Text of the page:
'Bring intermarried couples closer to Jewish community'

Issue “should be approached with the goal of engaging intermarried families in Jewish life and living,” US Reform rabbis say.

March 9, 2010 23:25
1 minute read.
marriage 248.88

marriage 248.88. (photo credit: Ariel Jerozolimski)


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While affirming “the importance of encouraging in-marriage,” that is marriage between Jews, the Reform rabbinate in the United States called this week for a new focus on engaging intermarried couples to bring them closer to the Jewish community.

“Intermarriage is a given” in American Jewish life, the Central Conference of American Rabbis, which represents some 2,000 Reform rabbis, declared at its 121st annual convention in San Francisco. Therefore, the issue “should be approached with the goal of engaging intermarried families in Jewish life and living,” the CCAR said in a statement released to the press on Monday.

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Rabbis “can and should work to improve the effectiveness of their efforts to encourage intermarried people to embrace Judaism for themselves and their children,” the statement added.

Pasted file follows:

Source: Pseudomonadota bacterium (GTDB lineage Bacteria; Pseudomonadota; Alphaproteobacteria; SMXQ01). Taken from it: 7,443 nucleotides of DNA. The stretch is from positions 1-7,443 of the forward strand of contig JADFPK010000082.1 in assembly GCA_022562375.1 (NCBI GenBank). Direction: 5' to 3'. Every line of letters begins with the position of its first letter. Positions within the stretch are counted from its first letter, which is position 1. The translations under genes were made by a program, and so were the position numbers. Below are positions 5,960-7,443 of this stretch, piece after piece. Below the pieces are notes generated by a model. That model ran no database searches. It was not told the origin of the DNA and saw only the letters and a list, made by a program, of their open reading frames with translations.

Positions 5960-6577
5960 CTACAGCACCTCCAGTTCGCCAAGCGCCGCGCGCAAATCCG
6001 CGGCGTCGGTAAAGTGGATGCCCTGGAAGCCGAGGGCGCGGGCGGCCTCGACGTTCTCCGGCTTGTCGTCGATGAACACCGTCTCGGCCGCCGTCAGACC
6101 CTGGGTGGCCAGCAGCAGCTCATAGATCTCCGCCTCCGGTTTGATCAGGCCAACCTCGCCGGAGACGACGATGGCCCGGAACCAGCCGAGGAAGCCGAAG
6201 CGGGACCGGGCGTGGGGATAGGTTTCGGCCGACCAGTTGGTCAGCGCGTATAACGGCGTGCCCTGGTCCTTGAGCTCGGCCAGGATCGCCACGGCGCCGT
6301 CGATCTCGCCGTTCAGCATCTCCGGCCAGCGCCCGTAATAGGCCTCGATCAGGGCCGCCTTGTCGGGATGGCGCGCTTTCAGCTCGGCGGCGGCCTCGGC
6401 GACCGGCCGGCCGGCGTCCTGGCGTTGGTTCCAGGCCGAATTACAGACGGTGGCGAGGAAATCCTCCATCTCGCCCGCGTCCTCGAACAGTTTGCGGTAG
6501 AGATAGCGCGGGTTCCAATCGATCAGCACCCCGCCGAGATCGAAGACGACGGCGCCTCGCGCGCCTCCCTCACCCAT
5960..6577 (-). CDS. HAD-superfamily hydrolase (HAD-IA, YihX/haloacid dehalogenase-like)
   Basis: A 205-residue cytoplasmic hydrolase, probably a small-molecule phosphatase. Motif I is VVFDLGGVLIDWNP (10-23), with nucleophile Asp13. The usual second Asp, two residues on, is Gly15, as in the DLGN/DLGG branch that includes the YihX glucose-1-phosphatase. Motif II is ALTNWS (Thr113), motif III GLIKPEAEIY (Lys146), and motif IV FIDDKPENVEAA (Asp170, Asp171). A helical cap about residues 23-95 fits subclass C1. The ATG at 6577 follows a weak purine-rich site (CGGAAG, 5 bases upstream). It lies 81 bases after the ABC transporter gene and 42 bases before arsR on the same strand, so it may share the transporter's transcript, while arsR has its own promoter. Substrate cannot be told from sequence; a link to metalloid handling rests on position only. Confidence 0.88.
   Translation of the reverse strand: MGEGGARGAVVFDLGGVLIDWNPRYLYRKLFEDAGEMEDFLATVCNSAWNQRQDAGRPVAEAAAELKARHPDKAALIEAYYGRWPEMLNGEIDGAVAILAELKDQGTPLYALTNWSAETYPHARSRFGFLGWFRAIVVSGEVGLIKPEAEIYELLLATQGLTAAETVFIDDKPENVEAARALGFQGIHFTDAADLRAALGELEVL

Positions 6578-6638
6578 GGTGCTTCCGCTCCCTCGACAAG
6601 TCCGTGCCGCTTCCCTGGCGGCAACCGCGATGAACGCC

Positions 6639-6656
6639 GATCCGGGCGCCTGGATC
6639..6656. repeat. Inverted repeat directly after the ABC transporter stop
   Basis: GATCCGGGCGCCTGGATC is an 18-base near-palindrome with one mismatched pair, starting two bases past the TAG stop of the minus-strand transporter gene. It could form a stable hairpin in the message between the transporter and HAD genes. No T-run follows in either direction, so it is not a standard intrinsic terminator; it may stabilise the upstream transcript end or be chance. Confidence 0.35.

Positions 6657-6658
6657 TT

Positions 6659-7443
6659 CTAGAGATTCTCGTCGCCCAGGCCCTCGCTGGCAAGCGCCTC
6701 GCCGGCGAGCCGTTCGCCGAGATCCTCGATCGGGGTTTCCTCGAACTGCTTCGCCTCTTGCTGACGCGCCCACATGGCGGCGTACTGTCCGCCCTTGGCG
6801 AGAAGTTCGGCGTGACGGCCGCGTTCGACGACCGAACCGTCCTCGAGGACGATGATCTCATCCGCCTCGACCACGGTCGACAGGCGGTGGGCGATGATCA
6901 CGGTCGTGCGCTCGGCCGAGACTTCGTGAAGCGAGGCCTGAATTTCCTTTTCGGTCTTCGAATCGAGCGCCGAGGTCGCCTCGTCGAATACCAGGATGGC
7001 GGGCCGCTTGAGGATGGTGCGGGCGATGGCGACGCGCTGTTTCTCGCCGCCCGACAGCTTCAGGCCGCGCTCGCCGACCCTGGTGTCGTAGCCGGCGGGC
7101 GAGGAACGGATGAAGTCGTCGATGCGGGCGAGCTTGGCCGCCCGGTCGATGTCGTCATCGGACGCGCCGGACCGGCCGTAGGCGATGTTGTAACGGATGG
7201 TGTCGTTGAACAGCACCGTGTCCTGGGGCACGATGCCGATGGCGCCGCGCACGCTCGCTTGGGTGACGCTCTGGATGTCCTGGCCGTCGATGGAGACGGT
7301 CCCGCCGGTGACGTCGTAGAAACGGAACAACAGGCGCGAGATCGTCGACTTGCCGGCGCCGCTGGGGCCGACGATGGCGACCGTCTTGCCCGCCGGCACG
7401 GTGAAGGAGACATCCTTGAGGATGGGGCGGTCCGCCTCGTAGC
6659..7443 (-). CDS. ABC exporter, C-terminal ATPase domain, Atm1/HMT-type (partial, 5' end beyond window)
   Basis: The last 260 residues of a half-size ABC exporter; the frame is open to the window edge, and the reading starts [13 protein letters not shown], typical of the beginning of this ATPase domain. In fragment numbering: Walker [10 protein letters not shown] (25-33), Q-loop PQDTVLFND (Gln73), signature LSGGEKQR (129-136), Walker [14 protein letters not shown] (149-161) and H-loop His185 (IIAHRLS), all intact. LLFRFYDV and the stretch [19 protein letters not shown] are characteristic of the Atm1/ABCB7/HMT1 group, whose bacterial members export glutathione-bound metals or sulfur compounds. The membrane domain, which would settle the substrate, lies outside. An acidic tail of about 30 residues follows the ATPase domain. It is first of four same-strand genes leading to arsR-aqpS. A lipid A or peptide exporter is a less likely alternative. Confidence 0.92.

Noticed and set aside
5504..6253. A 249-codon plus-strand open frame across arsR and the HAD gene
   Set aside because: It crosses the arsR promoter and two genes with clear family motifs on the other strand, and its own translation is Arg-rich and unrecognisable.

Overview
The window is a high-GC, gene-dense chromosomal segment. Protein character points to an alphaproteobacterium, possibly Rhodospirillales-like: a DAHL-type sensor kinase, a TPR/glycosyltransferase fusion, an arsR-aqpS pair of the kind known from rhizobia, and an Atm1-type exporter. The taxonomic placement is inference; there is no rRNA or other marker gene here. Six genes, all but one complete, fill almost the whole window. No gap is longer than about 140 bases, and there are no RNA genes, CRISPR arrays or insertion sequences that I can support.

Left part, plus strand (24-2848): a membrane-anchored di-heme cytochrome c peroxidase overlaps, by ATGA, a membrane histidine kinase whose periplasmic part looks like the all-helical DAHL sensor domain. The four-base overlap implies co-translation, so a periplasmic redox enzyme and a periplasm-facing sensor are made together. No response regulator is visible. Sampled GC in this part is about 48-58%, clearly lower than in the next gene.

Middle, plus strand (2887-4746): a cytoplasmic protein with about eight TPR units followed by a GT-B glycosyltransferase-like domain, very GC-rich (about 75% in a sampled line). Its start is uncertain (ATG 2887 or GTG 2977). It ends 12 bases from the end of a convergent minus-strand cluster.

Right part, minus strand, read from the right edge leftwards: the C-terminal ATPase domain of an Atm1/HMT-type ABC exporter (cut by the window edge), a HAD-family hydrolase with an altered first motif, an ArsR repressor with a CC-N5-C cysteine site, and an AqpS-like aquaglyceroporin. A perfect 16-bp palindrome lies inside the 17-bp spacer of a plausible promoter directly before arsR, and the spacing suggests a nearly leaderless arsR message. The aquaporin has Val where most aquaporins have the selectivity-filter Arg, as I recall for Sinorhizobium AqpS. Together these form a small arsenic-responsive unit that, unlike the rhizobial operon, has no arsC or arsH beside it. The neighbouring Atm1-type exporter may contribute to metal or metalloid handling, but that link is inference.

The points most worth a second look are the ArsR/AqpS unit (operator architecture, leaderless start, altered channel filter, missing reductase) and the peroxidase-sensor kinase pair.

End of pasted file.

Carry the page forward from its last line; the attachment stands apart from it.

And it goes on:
One of the ways to achieve that might be to institute formal blessings and prayers for life-cycle events in the lives of intermarried couples, according to a report submitted to the convention.

“When a Jew marries a Jew, there is a greater likelihood of Jewish continuity,” said the CCAR’s president Rabbi Ellen Weinberg Dreyfus, from congregation B’nai Yehuda Beth Sholom in Homewood, Illinois. “But in the case of intermarriage, the opportunity for Jewish continuity is significant, especially if there is effective rabbinic leadership. Today we focus on the very positive fact that rabbinic outreach to intermarried families makes a difference in bringing intermarried families into our synagogues and Jewish life.”

The convention also concluded that “debating the question of rabbis officiating at ceremonies of couples who are intermarrying is simply not a productive conversation,” according to the statement.

“We recognize there is a diversity of carefully considered views and practices among Reform rabbis when it comes to officiation,” according to Rabbi Charles Kroloff, chairman of the umbrella body’s Task Force on the Challenges of Intermarriage for the Reform Rabbi, from Temple Emanu-El in Westfield, New Jersey.

“It is a deeply personal matter of conscience for rabbis. The CCAR is here to help rabbis develop and articulate their approach to embracing and bringing people into Jewish life,” Kroloff said.

AP contributed to this report.

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